This article has been updated.
For the past two years, Herman Cain has written a weekly column that is advertised as "exclusive commentary" for WorldNetDaily, a website that is the online hub for people who believe that President Barack Obama was not born in the United States.*
Not one of Cain's 113 columns broaches the topic of Obama's birth, which are syndicated through North Star Writer's Group. He has used the column to build support for his presidential candidacy, outline his policy ideas on health care and economics and clarify his positions on the campaign trail.
Cain, a Georgia businessman who is running for the Republican presidential nomination, has catapulted in recent polls into the field's top tier, following his victory last month at the Florida straw poll. The birther movement's flagship publication's decision to brand his column space as its own could hinder his attempt to shift from a tea party star into a leading Republican presidential candidate.
WorldNetDaily regularly publishes articles by Jerome Corsi, the author of the book Where's the Birth Certificate?: The Case That Barack Obama Is Not Eligible to Be President. Corsi alleges that Obama's birth certificate, released by the state of Hawaii, is a forgery.
The site has run scores of columns making the case that Obama's presidency is illegal. Joseph Farah, the site's editor-in-chief, advised Donald Trump during Trump's campaign to get the White House to make public the president's "long form" birth certificate.
Since August 2009, WorldNetDaily has published a commentary from Cain every week. His most recent column was published on Sunday, Oct. 2.
Cain believes the president was born in the United States, the campaign's spokesman, J.D. Gordon, told The Ticket in an interview.
But in March, when asked by a conservative blogger what he thought of the people who were demanding Obama release his birth certificate, Cain said he had not thought about it much, and he offered support for those who were raising questions.
"He's not off base," Cain said then of Donald Trump's effort to get Obama to release his birth certificate. "Just like the people who have been challenging his place of birth for the past couple of years. It's just not an issue that I have studied enough to have a view one way or the other. ... I respect people who believe that he should prove his citizenship, that he should prove that he was born in the United States of America, and that's fine. If I were president, and someone would challenge me on that, I'd produce my birth certificate. End of discussion. . . . But I quite frankly haven't looked at all the facts to have an opinion on that."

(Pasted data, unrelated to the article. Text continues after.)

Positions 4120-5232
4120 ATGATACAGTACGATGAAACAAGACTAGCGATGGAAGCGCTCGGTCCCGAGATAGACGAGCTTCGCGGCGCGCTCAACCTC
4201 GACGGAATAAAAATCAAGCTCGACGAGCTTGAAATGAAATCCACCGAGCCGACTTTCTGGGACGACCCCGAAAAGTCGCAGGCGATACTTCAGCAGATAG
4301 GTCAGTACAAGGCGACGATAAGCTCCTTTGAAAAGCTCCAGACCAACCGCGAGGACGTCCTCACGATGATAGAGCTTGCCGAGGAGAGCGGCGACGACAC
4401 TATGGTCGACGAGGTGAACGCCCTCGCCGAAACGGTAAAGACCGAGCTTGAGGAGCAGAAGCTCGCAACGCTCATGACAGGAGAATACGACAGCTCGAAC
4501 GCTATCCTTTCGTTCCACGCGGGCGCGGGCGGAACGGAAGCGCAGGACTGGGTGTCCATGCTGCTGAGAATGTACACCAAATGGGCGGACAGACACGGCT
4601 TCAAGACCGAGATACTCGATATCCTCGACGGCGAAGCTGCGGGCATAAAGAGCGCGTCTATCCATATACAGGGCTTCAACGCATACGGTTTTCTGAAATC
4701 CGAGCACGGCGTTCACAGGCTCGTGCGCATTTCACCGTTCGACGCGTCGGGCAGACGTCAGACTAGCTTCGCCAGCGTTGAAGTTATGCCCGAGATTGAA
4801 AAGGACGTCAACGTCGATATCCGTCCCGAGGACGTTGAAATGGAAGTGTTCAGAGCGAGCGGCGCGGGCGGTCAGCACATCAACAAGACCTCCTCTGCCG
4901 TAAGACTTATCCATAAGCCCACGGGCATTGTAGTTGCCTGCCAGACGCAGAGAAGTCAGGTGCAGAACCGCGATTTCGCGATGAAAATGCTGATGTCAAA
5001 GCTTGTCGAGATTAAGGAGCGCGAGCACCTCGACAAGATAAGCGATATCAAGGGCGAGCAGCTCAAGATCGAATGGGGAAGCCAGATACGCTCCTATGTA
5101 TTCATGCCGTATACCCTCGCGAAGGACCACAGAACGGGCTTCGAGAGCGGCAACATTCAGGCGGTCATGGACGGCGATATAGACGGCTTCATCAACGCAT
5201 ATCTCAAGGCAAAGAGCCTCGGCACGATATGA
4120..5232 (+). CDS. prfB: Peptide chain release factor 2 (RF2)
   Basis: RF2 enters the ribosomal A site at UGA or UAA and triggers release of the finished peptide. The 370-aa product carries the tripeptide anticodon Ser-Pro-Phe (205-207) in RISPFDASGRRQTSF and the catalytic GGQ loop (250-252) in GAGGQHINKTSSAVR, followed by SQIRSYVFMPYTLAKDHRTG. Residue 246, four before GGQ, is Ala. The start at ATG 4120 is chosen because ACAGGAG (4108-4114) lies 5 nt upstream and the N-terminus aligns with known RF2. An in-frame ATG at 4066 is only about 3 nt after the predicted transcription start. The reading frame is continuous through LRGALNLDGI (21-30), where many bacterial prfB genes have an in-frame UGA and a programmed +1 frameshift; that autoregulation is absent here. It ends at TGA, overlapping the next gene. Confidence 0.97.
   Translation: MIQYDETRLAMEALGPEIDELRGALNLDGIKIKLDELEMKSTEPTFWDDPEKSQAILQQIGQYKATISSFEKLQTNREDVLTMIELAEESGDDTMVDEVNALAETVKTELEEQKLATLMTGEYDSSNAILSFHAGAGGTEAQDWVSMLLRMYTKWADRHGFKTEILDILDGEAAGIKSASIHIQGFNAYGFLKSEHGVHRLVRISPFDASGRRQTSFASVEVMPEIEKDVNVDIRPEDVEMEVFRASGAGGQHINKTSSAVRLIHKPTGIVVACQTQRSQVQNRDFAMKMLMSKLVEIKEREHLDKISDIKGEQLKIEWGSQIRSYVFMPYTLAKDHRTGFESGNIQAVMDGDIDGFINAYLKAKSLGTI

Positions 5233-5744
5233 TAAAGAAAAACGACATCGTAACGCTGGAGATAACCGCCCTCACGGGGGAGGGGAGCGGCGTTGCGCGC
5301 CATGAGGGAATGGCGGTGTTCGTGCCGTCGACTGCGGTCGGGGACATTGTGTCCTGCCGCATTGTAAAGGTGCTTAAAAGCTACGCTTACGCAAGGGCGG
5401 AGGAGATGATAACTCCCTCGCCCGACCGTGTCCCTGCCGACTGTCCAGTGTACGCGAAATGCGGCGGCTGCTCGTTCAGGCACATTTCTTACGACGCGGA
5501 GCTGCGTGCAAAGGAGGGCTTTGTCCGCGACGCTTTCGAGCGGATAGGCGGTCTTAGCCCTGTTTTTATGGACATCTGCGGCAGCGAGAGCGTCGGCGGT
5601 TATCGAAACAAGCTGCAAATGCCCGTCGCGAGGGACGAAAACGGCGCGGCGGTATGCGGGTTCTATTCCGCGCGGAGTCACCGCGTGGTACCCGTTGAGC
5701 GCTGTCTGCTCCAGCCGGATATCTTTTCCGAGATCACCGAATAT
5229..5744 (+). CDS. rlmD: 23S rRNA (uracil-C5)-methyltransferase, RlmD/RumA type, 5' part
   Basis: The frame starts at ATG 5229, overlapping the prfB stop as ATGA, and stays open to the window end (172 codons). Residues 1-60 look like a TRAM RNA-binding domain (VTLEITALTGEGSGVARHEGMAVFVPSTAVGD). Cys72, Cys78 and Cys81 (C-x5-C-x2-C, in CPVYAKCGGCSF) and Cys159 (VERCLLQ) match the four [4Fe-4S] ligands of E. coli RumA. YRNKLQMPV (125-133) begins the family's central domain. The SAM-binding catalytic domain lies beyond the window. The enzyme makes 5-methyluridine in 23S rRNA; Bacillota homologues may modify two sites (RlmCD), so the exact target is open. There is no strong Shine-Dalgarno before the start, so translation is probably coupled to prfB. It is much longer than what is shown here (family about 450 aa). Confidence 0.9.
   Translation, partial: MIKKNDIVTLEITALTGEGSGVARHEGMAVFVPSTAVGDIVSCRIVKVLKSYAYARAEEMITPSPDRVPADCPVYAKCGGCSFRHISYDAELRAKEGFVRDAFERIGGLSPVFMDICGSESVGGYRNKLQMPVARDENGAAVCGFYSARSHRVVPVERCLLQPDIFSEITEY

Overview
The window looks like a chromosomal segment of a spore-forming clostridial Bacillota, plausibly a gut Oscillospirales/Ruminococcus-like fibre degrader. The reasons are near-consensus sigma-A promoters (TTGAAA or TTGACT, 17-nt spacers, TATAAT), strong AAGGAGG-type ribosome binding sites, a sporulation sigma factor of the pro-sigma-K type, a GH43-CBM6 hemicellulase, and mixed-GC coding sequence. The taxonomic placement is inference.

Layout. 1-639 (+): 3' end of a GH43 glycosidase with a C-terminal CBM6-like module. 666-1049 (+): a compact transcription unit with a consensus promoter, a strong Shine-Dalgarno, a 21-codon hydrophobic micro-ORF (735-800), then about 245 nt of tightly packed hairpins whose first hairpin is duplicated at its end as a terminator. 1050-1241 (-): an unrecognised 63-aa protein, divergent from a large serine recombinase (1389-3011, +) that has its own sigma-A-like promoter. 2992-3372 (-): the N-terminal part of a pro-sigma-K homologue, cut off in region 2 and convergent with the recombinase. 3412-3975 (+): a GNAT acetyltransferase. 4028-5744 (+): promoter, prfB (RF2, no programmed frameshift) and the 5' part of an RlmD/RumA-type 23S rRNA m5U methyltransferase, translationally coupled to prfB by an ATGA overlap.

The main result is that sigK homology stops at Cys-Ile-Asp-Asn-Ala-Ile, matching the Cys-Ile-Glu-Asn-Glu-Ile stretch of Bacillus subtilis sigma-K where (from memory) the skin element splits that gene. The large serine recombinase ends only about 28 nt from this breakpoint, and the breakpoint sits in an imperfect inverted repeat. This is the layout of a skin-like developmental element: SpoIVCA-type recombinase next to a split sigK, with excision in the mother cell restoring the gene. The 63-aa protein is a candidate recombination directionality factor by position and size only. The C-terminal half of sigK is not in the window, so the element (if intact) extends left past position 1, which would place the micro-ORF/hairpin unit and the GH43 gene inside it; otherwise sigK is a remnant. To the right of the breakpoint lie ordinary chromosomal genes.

Farah, a friend of Cain's for several years, told The Ticket that he has been surprised by Cain's rise over the past few months. While Farah would not make an official endorsement, he said Cain is his "favorite" candidate.
"Of the Republican candidates in the top tier of the race--and he is certainly one, according to the most recent national polls--he is my favorite," Farah told The Ticket in an email. "I would have no problem whatsoever supporting him if he won the nomination. There's a long way to go however. We haven't had a single primary or caucus yet. We don't even know if the candidates currently running represent all the choices Republican voters will have."
In their entirety, Cain's columns read like a journal; you can follow his transformation from relatively unknown Atlanta radio host to nationally known presidential contender.
Cain paints a picture of himself as a candidate with specific ideas, but one who lacks the grooming of some of his more established opponents. In one column, he points out his faults.
"To my critics who are scouting for more of my weaknesses to write about, I will give you three you have not discovered yet," Cain wrote in his column on May 30. "I don't know everything. I don't pander to groups. And I am terrible at political correctness. Like any candidate, I will make some gaffes and stumble in some interviews with the press."
In other columns, the former chief executive of Godfather's Pizza has a little radio-host style fun. In a June 2010 piece, Cain called for a media boycott for a week, saying he was tired of hearing about Obama on the news. In a Christmas column that same year, he made the case that Jesus Christ was the "perfect conservative." Exclamation points riddle the page of nearly every dispatch.
*Correction: This article originally stated that Cain's commentary for WorldNetDaily was "exclusive." WorldNetDaily receives the articles from North Star Writers Group, which syndicates Cain's columns. However, WorldNetDaily advertises Cain's work as "exclusive commentary." The headline has also been changed to reflect this.
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